David Jones (discussed here and elsewhere) uses both archaic words gleaned from writers like Malory and modern slang he heard in the trenches of World War One, and sometimes it’s hard to tell the difference. A short way into Part 4 of In Parenthesis (page 68 in my edition) occurs the line “Put the fluence on,” and fluence had the air of one of those Renaissance obscurities he loved so. Indeed, the first entry in the OED under that rubric is “A flowing, a stream” (c1611 CHAPMAN Iliad XVI. 224 That he first did cleanse With sulphur, then with fluences of sweetest water rense). But that didn’t quite seem to fit. The second entry cleared things right up:

aphæretic form of INFLUENCE n., occurring esp. in phr. to put the fluence on (a person), to apply mysterious, magical, or hypnotic power to (a person).
1909 J. R. WARE Passing Eng. 203/2 Put on the flooence, attract, subdue, overcome by mental force. 1923 WODEHOUSE Inimitable Jeeves iii. 31 She was always able to turn me inside out with a single glance, and I haven’t come out from under the ‘fluence yet. 1937 D. JONES In Parenthesis IV. 68 Put the fluence on.. drownd the bastards on Christmass Day in the Morning. 1957 A. E. COPPARD It’s Me, O Lord! ii. 21 It was avouched.. that if you rubbed the juice of a lemon on the palm of your hand you were armoured against suffering.. and as long as the ‘fluence’ lasted other canes broke too. 1958 M. PROCTER Man in Ambush vii. 82 If ever I saw a girl trying to put the ‘fluence on a fellow it was Tess. 1965 E. BRUTON Wicked Saint viii. 105 Put the ‘fluence on him and we’ll be away.

Judging by Google hits, it’s still in use; the Cassell Dictionary of Slang qualifies it as “Aus./N.Z.,” which is presumably why I haven’t run into it before, but if Jones and Wodehouse used it, it clearly used to have wider circulation.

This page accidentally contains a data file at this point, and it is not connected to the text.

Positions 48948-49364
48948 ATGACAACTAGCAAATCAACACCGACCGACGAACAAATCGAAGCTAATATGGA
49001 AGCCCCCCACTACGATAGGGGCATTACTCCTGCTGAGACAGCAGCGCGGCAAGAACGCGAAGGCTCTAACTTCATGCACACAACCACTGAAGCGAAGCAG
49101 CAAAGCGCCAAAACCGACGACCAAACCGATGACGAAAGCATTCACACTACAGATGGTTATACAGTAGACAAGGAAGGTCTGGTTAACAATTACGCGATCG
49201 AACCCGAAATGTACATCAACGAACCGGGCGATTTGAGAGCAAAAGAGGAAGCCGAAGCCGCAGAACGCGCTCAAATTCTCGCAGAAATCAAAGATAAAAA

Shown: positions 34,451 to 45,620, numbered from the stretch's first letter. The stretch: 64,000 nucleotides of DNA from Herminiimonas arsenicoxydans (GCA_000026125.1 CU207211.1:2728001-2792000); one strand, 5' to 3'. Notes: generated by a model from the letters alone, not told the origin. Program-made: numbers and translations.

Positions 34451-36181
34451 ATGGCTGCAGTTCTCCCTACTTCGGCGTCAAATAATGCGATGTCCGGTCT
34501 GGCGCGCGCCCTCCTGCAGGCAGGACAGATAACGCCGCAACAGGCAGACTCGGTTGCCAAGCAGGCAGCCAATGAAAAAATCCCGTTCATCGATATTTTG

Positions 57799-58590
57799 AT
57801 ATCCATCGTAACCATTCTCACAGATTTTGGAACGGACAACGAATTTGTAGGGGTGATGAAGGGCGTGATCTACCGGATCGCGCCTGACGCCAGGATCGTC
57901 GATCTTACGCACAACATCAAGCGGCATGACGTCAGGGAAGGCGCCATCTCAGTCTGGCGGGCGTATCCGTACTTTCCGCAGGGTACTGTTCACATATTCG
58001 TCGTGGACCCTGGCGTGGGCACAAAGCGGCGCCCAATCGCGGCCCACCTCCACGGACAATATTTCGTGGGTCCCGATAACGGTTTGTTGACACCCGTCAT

Addendum. In reading G. B. Edwards’ The Book of Ebenezer Le Page (see this post), I have come across the following passage on page 191 (he’s discussing the highly sexual wife of a friend): “I don’t say she would have done anything, if it had come to the point; but the fluence was on, and she got me hot. I was glad to get out of that house.”

Addendum (April 2015). Veltman uses инфлюэнция (an obsolete variant of инфлюэнца ‘influenza’) in a similar sense in his 1848 novel Salomea: “Машенька бросилась к окну, взглянула, и все жилки ее затрепетали, кровь приступила к сердцу, дыхание заняло: это был начальный, безотчетный момент инфлюэнции гражданственности на нежные чувства и на национальнее неопытное еще сердце…. – Господи! Что с тобой! – проговорила с испугом няня и, схватив ее на руки, отнесла от окна. Но инфлюэнция уже совершилась…. Когда он, пораженный субъектом, дрожащими руками пощупал пульс Машеньки, Машенька открыла глаза, взглянула па Ивана Даниловича, вздрогнула … а в эту минуту рефлекция, или воздействие пораженных ее чувств совершило обратную инфлюэнцию на Ивана Даниловича, и он, как окаменевший, безмолвно, бездыханно держал руку Машеньки.”